A 32-year-old worker injured his back during the course of his employment in May and June 2008. At that time he was performing labouring work which involved jack-hammering, manhandling railway sleepers and moving bags of rubble. The worker sued the host employer, Rail Corporation New South Wales and his direct employer, Staff Innovations Pty Ltd, in the Supreme Court of New South Wales.

Rail Corp led evidence that its labourers were required to work in teams of two so that they could alternate the jackhammer work with other tasks. Staff Innovations maintained that whilst it owed the plaintiff a non-delegable duty of care, it was not in a position to exercise any control over the work that the worker was performing for Rail Corp. Staff Innovations relied on the fact that Rail Corp was in possession of the worksite and in control of the work and had devised the system of work. It asserted that any injury suffered by the worker as a result of departure from the system prescribed was not the materialisation of a risk of harm reasonably foreseeable by an employer in its position.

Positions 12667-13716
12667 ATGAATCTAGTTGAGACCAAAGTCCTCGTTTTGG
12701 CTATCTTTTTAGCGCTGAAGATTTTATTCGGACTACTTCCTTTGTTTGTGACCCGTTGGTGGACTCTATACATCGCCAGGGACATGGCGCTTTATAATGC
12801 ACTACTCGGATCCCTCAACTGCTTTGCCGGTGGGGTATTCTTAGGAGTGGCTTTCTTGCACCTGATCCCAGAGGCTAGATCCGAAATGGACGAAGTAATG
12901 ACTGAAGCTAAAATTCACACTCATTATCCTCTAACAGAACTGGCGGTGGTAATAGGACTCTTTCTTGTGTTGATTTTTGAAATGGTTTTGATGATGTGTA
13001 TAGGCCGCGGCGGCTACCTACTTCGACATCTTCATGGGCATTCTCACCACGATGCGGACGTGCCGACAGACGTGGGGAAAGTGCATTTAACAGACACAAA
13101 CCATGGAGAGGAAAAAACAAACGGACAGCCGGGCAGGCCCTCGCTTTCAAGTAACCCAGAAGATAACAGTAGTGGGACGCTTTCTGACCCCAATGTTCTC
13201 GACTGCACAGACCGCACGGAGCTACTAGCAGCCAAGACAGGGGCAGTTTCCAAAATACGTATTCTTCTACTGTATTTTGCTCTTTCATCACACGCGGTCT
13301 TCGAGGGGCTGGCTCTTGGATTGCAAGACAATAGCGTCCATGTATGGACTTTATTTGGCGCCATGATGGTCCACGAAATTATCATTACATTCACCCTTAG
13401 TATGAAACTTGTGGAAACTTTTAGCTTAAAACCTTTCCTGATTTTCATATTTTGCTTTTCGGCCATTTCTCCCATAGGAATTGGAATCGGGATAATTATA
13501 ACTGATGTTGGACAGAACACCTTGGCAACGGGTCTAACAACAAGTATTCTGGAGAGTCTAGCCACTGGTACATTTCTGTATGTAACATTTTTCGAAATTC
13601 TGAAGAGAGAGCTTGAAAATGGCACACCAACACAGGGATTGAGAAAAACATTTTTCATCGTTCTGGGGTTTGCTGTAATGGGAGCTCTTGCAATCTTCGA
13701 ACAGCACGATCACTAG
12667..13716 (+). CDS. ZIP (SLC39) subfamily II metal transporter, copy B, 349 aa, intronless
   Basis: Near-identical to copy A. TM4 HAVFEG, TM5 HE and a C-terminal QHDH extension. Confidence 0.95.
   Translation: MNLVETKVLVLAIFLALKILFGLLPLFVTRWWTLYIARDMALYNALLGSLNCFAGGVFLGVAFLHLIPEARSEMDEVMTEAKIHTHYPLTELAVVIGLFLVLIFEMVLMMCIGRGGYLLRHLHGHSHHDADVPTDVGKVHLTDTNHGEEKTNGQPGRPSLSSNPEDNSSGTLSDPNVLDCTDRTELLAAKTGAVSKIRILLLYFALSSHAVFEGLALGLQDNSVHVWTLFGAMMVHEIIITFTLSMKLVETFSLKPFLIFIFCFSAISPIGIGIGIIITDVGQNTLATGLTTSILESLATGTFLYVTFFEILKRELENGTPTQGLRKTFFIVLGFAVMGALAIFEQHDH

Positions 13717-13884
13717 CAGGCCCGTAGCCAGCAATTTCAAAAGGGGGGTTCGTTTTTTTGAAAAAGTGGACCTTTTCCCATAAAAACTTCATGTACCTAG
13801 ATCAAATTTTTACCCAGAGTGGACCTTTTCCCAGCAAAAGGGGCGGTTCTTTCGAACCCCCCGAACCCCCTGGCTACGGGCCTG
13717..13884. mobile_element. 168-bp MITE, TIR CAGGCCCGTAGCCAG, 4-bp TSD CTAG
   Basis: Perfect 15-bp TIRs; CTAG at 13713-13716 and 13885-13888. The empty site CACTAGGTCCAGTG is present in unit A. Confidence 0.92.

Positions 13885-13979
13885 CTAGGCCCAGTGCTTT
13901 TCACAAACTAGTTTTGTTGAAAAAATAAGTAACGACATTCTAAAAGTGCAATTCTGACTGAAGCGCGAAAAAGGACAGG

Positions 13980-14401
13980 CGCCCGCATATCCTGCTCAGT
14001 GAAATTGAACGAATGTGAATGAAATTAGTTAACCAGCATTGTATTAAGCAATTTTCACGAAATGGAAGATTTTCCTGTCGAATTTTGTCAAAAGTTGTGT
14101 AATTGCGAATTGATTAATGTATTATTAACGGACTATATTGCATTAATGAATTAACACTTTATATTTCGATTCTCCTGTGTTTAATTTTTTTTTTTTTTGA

The trial judge referred to Rail Corp’s duty of care as being analogous to the duty owed by an employer to an employee, which was consistent with the NSW Court of Appeal’s decision in TNT Australia Pty Limited v Christie. His Honour was ultimately satisfied that there was a breach of the duty of care by both defendants.

On the issue of apportionment between the defendants, His Honour considered that the overwhelming responsibility lay with Rail Corp (90%), given its ‘vastly superior control’ of the premises and the tasks being performed. The employer was liable for the remaining 10%.

Donald v Rail Corporation (NSW) (no 11) [2016] NSWC 1897

His Honour’s decision follows the recent trend for courts in NSW to deviate from the 75:25 apportionment between host employers and employers as determined in the NSW Court of appeal decision in TNT v Christie. The facts of each case will be determinative. The greater the host employer’s level of control, supervision and responsibility for implementing and maintaining the system of work at a worksite, the greater the liability of the host employer.